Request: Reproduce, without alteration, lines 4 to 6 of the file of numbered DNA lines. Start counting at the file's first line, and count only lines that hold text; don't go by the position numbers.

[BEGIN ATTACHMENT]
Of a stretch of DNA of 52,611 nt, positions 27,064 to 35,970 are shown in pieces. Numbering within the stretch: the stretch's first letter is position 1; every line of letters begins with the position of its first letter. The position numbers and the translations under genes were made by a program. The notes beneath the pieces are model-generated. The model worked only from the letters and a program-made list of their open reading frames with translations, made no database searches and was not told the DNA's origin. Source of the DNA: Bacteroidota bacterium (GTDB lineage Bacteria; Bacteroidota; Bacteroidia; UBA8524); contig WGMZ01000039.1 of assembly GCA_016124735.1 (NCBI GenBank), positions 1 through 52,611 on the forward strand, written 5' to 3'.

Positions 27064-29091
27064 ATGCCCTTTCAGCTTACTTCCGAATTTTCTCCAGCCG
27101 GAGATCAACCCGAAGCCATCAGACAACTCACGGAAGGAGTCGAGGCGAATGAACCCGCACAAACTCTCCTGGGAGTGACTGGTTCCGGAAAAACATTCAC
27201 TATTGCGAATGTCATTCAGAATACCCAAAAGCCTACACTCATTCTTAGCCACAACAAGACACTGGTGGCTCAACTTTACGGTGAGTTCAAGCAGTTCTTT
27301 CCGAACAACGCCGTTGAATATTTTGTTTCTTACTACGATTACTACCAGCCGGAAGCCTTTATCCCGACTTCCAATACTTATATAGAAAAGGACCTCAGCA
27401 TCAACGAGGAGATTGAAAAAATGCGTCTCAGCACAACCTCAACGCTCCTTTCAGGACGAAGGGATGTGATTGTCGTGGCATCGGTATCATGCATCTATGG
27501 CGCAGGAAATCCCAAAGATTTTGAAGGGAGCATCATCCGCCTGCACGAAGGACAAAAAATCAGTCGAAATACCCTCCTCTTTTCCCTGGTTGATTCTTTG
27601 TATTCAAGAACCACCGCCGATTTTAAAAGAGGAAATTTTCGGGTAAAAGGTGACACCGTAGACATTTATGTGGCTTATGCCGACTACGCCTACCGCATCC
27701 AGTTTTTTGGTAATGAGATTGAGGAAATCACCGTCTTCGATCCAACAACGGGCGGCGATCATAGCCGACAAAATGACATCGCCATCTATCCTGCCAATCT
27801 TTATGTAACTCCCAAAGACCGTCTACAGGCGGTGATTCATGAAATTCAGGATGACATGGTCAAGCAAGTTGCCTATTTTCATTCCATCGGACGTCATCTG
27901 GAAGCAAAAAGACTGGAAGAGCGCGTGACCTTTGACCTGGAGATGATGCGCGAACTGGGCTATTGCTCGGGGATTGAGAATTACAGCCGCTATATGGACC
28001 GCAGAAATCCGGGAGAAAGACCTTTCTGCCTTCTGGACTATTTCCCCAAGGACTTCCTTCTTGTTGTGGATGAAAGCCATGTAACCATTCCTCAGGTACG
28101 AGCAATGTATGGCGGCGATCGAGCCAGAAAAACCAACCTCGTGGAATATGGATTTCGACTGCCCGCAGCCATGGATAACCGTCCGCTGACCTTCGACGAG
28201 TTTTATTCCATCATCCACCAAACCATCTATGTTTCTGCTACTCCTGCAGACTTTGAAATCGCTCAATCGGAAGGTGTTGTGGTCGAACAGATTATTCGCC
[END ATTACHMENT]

27101 GAGATCAACCCGAAGCCATCAGACAACTCACGGAAGGAGTCGAGGCGAATGAACCCGCACAAACTCTCCTGGGAGTGACTGGTTCCGGAAAAACATTCAC
27201 TATTGCGAATGTCATTCAGAATACCCAAAAGCCTACACTCATTCTTAGCCACAACAAGACACTGGTGGCTCAACTTTACGGTGAGTTCAAGCAGTTCTTT
27301 CCGAACAACGCCGTTGAATATTTTGTTTCTTACTACGATTACTACCAGCCGGAAGCCTTTATCCCGACTTCCAATACTTATATAGAAAAGGACCTCAGCA